Commonwealth, Sustainable Development Goals and T20 Cricket: some ‘Ivory Tower’ reflections

by Dr Balasubramanyam Chandramohan PhD, FRSA, FHEA, ICWS Senior Research Fellow

Bank Holidays are a good time to let some thoughts break through normal routines of academic life.

As I sit facing across the window, with a magnolia tree in full bloom and not many yards from the famous tree that that was a part of Kent County Cricket Club grounds till high winds destroyed it a few years ago, I thought of recollecting and reflecting on an extraordinary few weeks in April.

Just recovering from co-organising a workshop on UN Sustainable Development Goals and Higher Education at  the Institute of Commonwealth Studies, School of Advanced Study, University of London with a fellow Senior Research Fellow, I search for answers for what one of the contributors, a seasoned Programme Officer of a range of Civil Society Organisations (CSOs) – in South Africa and Afghanistan and UK — asked: Can the expertise/knowledge held by ‘Ivory Towers’ (exact quote) be made available to CSOs?

Living in an ‘Ivory Tower’, I find the above disconnect (or perceptions of it) a bit surprising. Have universities always been seen as being remote from day-to-day realities/issues? What has happened to all the ‘Third Stream Activities’ and ‘Knowledge Transfer’ (and PR) activities that university staff engage in? Can Universities, speaking of ‘vertical’ activities, redefine their roles and support goals of universality in SDGs by forming and actively participating in specific/individual SDGs involving both the Global South and the Global North? Can universities, additionally, as sites of disciplinary/multi-disciplinary/inter-disciplinary knowledge taxonomies, look out of their ‘Ivory Towers’ and conceptually and practically help to work across what could, if due attention is not paid, become 17 SDG ‘silos’ of activity?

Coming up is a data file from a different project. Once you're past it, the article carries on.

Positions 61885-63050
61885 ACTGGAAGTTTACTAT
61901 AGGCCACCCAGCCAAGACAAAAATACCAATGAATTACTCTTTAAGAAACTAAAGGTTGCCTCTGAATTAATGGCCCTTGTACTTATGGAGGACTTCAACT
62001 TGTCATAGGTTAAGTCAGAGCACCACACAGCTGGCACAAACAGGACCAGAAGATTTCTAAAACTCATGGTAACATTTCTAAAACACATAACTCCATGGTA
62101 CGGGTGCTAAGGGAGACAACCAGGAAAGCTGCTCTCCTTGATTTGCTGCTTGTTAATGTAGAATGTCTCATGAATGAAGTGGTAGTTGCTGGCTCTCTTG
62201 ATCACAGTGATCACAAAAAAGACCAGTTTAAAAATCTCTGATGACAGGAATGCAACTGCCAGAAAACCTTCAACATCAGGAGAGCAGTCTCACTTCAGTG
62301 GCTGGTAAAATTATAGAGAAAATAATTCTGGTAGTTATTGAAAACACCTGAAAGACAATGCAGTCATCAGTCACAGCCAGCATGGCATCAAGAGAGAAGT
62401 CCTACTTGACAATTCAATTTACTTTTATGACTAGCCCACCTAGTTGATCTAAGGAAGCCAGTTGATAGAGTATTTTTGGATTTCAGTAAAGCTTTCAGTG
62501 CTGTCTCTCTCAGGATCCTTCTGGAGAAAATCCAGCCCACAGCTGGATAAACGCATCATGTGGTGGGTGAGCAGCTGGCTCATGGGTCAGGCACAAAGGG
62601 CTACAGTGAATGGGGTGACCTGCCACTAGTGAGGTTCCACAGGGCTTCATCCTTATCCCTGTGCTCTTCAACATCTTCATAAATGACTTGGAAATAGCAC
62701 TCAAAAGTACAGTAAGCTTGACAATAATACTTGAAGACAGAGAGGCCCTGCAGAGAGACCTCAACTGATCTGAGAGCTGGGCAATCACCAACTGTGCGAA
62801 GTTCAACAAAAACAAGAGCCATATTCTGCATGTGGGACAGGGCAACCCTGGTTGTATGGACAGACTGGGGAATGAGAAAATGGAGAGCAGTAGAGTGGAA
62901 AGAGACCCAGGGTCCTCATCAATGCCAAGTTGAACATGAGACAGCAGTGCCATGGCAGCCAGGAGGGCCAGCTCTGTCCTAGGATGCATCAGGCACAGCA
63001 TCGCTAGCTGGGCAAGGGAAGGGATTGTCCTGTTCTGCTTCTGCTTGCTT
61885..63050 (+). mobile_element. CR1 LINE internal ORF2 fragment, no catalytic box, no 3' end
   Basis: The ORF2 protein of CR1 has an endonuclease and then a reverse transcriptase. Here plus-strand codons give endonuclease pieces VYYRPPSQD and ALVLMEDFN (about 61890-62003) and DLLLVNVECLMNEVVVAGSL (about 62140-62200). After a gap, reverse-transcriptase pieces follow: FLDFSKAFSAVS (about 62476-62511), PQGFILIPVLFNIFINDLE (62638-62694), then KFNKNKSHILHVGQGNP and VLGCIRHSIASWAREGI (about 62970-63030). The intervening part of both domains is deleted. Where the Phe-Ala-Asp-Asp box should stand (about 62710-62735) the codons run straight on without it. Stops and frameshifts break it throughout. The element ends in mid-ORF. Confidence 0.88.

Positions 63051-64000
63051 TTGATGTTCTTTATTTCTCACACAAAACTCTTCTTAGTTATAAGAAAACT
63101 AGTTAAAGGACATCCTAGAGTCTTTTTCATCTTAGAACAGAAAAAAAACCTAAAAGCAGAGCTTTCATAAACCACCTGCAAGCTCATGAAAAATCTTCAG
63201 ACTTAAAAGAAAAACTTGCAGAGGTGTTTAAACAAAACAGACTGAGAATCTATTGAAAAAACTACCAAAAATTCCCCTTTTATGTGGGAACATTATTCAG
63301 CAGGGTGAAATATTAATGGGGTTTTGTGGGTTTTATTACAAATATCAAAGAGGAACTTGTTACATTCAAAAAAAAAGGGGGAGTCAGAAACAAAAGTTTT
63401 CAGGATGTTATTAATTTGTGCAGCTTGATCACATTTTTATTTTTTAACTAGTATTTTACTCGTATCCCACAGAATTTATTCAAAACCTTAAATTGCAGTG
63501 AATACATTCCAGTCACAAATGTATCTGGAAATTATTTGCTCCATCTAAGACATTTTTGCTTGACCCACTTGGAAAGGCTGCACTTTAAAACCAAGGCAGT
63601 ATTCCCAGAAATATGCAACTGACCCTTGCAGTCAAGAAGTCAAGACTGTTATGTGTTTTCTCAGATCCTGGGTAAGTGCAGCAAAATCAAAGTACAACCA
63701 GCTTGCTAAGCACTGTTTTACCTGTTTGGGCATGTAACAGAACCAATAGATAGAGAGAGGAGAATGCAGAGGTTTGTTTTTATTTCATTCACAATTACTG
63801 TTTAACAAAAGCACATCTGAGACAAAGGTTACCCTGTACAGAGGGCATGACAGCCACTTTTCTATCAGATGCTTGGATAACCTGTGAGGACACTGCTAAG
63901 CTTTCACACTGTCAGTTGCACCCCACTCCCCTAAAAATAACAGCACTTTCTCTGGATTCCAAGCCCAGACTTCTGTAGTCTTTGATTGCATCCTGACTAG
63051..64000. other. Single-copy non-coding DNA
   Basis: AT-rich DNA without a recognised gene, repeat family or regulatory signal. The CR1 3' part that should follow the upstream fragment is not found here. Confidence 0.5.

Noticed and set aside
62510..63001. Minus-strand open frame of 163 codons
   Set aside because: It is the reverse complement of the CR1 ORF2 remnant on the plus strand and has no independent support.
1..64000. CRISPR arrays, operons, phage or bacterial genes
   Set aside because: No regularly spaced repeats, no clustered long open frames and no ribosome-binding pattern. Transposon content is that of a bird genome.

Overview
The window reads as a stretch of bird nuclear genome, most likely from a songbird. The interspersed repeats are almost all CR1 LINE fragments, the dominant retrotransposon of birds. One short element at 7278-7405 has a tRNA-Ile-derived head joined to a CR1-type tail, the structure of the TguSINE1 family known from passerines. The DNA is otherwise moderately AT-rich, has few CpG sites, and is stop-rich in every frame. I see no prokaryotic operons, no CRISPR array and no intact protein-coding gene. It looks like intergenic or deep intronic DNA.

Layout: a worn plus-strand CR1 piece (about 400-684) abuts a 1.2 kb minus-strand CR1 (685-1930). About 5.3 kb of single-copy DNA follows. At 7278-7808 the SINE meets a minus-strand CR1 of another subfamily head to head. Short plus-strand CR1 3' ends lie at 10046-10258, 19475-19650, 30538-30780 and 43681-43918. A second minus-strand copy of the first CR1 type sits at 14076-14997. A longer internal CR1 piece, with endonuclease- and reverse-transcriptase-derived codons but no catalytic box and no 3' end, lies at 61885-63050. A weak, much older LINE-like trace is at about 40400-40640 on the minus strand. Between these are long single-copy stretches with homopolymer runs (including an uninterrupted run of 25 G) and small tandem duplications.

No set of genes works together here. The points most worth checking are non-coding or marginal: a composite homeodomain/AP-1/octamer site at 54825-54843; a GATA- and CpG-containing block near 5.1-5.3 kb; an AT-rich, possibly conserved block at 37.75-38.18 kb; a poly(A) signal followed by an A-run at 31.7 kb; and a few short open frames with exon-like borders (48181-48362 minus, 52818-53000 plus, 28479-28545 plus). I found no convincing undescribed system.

Thinking back to the 6th of April, there was a high profile event on Sport and Sustainable Development organised by the Commonwealth Secretariat. The format was that of a debate with three speakers each arguing for and against the proposition: To maximise the contribution that sport can make to sustainable development, governments should focus investment on ‘sport for health’.

 As I was unable to attend the event, I sent in my contribution to the debate in the form of points supporting the ‘against’ argument. As with any oppositional debate, my points were one-sided:

  • ‘Sport for health’: Sport can contribute in a range of ways to achieve sustainable development, such as contributing to social cohesion cutting across a range of political, linguistic and cultural divides, and so the intangible benefits are equal if not more in importance to benefits such as health with regard to sustainable development
  • Investing in ‘Sport for Health’ should be left to sports bodies which have a greater reach, appeal and financial resources than individual governments (for example, football and cricketing bodies have enormous resources that are more than what many governments can afford). Governments can, however, ensure that the investments are directed equitably and free from corruption and mismanagement
  • To be successful, ‘Sport for Health’ investment should be accompanied by attitudinal change rather than just creation of stadia or sports facilities. These changes would come, mostly, from a range of opinion builders and icons in public life that can pass on/embody messages of health benefits from sports. So, governments should invest in communication strategies rather than sports per se for one-to-one, one-to-many and many-to-many communications regarding sports and their links with the health of individuals, families and communities